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7 Common Illnesses You Didn’t Are Treated With Marijuana!

Medical marijuana is proving effective for at least managing horrific diseases such cancer, epilepsy, multiple sclerosis and Alzheimer’s. Twenty U.S. states and the District of Columbia have legalized medical marijuana use for doctors to write prescriptions. Not all states honor all conditions. This is just a sampling of the diseases permitted. There are many more. Here are 10 diseases you didn’t know are treated with marijuana.


As baby boomers continue to age, the number of Americans living with Alzheimer’s is set to triple in the next 50 years, the World Health Organization reports, making prevention of this unpreventable brain disorder an important priority. Cannabis is the only remedy so far that has shown any promise in early research studies in preventing the disease. In a 2006 study published in Molecular Pharmaceutics, University of Connecticut researchers reported that THC — the active ingredient in cannabis — could be “considerably better at suppressing the abnormal clumping of malformed proteins that is a hallmark of Alzheimer’s disease than any currently approved prescription.” The scientists went so far as to say that cannabinoid-based medications “will be the new breakout medicine treatments of the near future.” Further evidence this theory is real? Ironically it is the U.S. Department of Health and Human Services, which owns the patent for cannabinoids as antioxidants and neuroprotectives.



The U.S. federal government doesn’t exactly promote this link on the National Cancer Website stating there is real evidence that THC has an anti-tumor effect. Government websites aside, many people have reported using a daily oral dose of concentrated THC cannabis oil to cure cancers from the skin to the lung. This treatment has also been tested in dogs (although canines require much lower doses, and giving too much can have serious adverse affects). Cannabis is approved in all 20 medical marijuana states and Washington, D.C. for the treatment of cancer pain, to help increase appetite and decrease nausea following chemotherapy.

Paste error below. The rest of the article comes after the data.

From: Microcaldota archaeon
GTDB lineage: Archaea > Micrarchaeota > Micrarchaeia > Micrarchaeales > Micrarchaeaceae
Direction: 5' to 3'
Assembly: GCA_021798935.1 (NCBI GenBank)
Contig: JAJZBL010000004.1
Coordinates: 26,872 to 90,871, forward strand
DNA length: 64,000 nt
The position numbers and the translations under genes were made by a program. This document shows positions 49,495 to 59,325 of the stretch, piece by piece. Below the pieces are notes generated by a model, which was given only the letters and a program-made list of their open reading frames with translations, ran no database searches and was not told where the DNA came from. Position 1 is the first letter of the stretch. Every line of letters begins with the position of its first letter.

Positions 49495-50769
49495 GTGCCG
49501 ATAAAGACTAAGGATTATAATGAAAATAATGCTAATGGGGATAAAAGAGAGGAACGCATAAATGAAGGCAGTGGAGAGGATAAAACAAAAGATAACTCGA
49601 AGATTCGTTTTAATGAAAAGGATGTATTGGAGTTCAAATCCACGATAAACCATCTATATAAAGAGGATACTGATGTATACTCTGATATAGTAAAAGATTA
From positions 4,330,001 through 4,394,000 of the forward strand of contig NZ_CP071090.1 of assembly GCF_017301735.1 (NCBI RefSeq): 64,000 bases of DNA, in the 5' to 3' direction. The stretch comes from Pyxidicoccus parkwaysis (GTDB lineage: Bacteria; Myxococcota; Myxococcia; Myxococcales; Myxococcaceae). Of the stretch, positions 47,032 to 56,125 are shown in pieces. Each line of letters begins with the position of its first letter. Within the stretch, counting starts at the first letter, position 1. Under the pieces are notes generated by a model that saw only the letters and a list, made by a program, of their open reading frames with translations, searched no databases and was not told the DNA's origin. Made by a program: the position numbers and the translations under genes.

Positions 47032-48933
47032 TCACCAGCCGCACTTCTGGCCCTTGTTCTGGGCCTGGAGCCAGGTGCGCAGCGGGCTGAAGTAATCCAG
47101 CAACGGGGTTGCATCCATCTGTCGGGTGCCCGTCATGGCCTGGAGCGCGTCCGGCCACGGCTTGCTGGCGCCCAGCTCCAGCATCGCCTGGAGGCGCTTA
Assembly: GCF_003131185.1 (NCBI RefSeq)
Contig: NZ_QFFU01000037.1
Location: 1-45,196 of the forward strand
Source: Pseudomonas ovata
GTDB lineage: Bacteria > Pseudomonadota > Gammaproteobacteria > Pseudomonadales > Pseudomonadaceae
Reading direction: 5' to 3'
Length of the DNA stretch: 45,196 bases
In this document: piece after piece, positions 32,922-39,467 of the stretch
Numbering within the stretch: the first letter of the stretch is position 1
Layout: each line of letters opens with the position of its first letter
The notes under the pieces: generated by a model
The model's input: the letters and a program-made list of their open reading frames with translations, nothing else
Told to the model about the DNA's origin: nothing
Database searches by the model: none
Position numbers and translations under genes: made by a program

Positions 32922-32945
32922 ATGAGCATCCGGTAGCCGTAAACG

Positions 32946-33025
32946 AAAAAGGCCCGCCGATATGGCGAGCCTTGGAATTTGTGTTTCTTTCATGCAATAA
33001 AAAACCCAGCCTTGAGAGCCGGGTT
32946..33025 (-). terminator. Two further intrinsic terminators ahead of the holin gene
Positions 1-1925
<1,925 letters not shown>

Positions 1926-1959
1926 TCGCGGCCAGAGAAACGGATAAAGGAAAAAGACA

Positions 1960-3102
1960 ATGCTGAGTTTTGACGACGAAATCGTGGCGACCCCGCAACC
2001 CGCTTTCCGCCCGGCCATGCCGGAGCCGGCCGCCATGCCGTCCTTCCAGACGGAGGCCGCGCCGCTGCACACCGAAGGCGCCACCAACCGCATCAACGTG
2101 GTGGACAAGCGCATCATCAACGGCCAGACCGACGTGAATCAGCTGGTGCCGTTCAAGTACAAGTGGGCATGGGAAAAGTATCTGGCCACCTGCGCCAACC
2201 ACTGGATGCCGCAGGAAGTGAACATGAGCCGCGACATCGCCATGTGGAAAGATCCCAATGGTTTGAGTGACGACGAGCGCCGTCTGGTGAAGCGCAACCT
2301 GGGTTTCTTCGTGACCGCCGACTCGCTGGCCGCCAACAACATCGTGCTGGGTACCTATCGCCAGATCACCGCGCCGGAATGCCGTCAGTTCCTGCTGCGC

Smoking pot can help with breathing issues? That just seems contradictory, but according to a study in the New England Journal of Medicine, THC’s anti-inflammatory properties actually help dilate respiratory passages. This is the opposite of what tobacco smoke does — it constricts, rather than expands, the bronchial passageways. Plus asthma is a chronic inflammatory disease and cannabis is a proven anti-inflammatory, so it does kind of make sense. Moderation is key, however. Take one or two puffs, don’t sit there and smoke all day. There is yet to be a single case of lung cancer tied to cannabis use.



This one is less controversial, and has been on the medical marijuana conditions list in many states since the laws were first passed. Even the National MS Society is giving it a tentative thumbs up on its website. Studies have shown that THC can help control spasticity in patients with MS, and that this works best by taking a controlled amount orally.



It’s true what they say about the munchies… marijuana stimulates the part of your brain that controls appetite, and certain strains in particular are known for making you want to eat everything in sight. As a result, for those who really need to gain weight, this can be a blessing rather than an adverse side affect. Cachexia is the loss of weight and weakness that can occur in cancer and AIDS patients as well as people with chronic diseases such as anorexia. California, which was the first state to legalize the use of medical marijuana back in 1996, specifically lists anorexia as an approved condition.


In Colorado they are known as medical refugees — families that are moving there in droves from across the country to seek effective treatment for their kids’ uncontrollable seizures. Unlike cancer, seizures do not need a high THC content (that’s what gets you high) to be curtailed. Instead they respond well to one of the other cannabinoids — a chemical compound known as cannabidiol, or CBD. CBD is not psychoactive and therefore provides the perfect natural solution for children suffering from epileptic disorders. What is more difficult than stopping seizures, however, is accessing a marijuana strain that has been bred to decrease THC levels and increase CBD content. The best-known variety is Charlotte’s Webb, named after Charlotte Figi (pictured above), the first child it helped treat. Currently this type of cannabis strain is only available with regularity in Colorado.


Medical marijuana has also proven to effective in treating neuropsychological issues beyond Tourette’s Syndrome. It has been studied in the treatment of depression, anxiety and particularly Post Traumatic Stress Disorder. New Mexico, for instance, allows doctors to prescribe it for PTSD specifically. In other states, however, psychological conditions do not qualify for prescriptions despite studies proving effectiveness.



Written by MT

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